A consumer group wants buy to let properties to be re-let only if the tenants in them want to move.
The call is one of a raft of demands made by Citizens Advice.
Most of its demands relate to tenants during the Coronavirus crisis but Amy Hughes, the housing expert at Citizens Advice, also says unequivocally: “Properties should only be put on the rental market if the tenant has said they want to move.”
Amongst the charity’s demands are:
- “the government should accelerate its policy to scrap section 21 - so called ‘no fault evictions’” and
- “temporary changes to allow courts further discretion when faced with tenants whose rent arrears have been caused by the coronavirus outbreak”
The group adds that it is worried tenants may be uncomfortable with government guidelines about viewings if private rental properties during the virus crisis.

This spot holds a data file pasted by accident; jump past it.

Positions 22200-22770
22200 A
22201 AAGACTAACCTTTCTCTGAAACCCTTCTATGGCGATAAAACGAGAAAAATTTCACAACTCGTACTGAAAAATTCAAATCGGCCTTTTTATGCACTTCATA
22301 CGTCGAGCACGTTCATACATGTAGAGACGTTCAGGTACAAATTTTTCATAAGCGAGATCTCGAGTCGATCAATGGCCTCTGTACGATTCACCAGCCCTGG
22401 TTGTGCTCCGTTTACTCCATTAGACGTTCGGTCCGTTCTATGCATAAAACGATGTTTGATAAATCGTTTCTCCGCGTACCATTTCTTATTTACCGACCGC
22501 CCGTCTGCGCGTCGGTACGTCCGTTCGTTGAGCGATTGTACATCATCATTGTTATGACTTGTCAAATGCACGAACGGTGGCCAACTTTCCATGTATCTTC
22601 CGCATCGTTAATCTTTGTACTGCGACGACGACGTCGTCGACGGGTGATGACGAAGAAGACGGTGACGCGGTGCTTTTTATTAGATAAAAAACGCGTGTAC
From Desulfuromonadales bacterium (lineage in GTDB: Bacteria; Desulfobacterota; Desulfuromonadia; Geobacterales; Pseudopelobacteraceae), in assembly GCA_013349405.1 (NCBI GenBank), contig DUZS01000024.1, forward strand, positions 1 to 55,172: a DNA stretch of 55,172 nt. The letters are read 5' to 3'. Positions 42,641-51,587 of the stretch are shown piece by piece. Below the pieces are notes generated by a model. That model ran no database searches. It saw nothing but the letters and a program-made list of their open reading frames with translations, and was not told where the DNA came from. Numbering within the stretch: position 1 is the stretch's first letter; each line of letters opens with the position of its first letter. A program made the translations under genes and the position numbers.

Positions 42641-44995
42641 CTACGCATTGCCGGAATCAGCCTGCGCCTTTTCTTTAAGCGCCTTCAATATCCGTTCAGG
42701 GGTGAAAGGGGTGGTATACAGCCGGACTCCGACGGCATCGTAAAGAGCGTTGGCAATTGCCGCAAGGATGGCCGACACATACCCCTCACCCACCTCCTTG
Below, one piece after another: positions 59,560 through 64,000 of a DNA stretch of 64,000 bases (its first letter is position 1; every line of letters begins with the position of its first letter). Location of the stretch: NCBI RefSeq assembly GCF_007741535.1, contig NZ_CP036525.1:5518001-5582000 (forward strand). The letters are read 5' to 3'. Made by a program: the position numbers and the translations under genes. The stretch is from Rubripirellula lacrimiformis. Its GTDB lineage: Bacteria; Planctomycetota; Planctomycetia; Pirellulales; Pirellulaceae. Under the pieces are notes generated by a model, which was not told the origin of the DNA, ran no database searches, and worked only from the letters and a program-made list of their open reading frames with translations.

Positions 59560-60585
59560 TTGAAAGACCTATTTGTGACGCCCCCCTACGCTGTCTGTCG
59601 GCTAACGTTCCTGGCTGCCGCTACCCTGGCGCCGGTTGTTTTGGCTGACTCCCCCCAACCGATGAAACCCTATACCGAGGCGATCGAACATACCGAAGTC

It reminds tenants:
- You do not have to leave your home just because a fixed term has come to an end - unless your landlord has obtained an order for possession
- Even in this instance, in many cases measures to delay the process have been put in place.
- If you don’t want your landlord or letting agent to organise viewings you can refuse and they may not enter without your permission
- However, allowing access may be a part of your contract, and breaching the terms of your contract may allow your landlord to take steps to enforce it - through an injunction or serving notice and make a claim for possession
- But to succeed the landlord needs to prove they are being reasonable, and a court may not consider it reasonable if the tenant is taking steps to protect themselves against a potential health risk
- A landlord who serves a so-called ‘no fault eviction’ section 21 notice, however, does not need to prove that they are acting reasonably.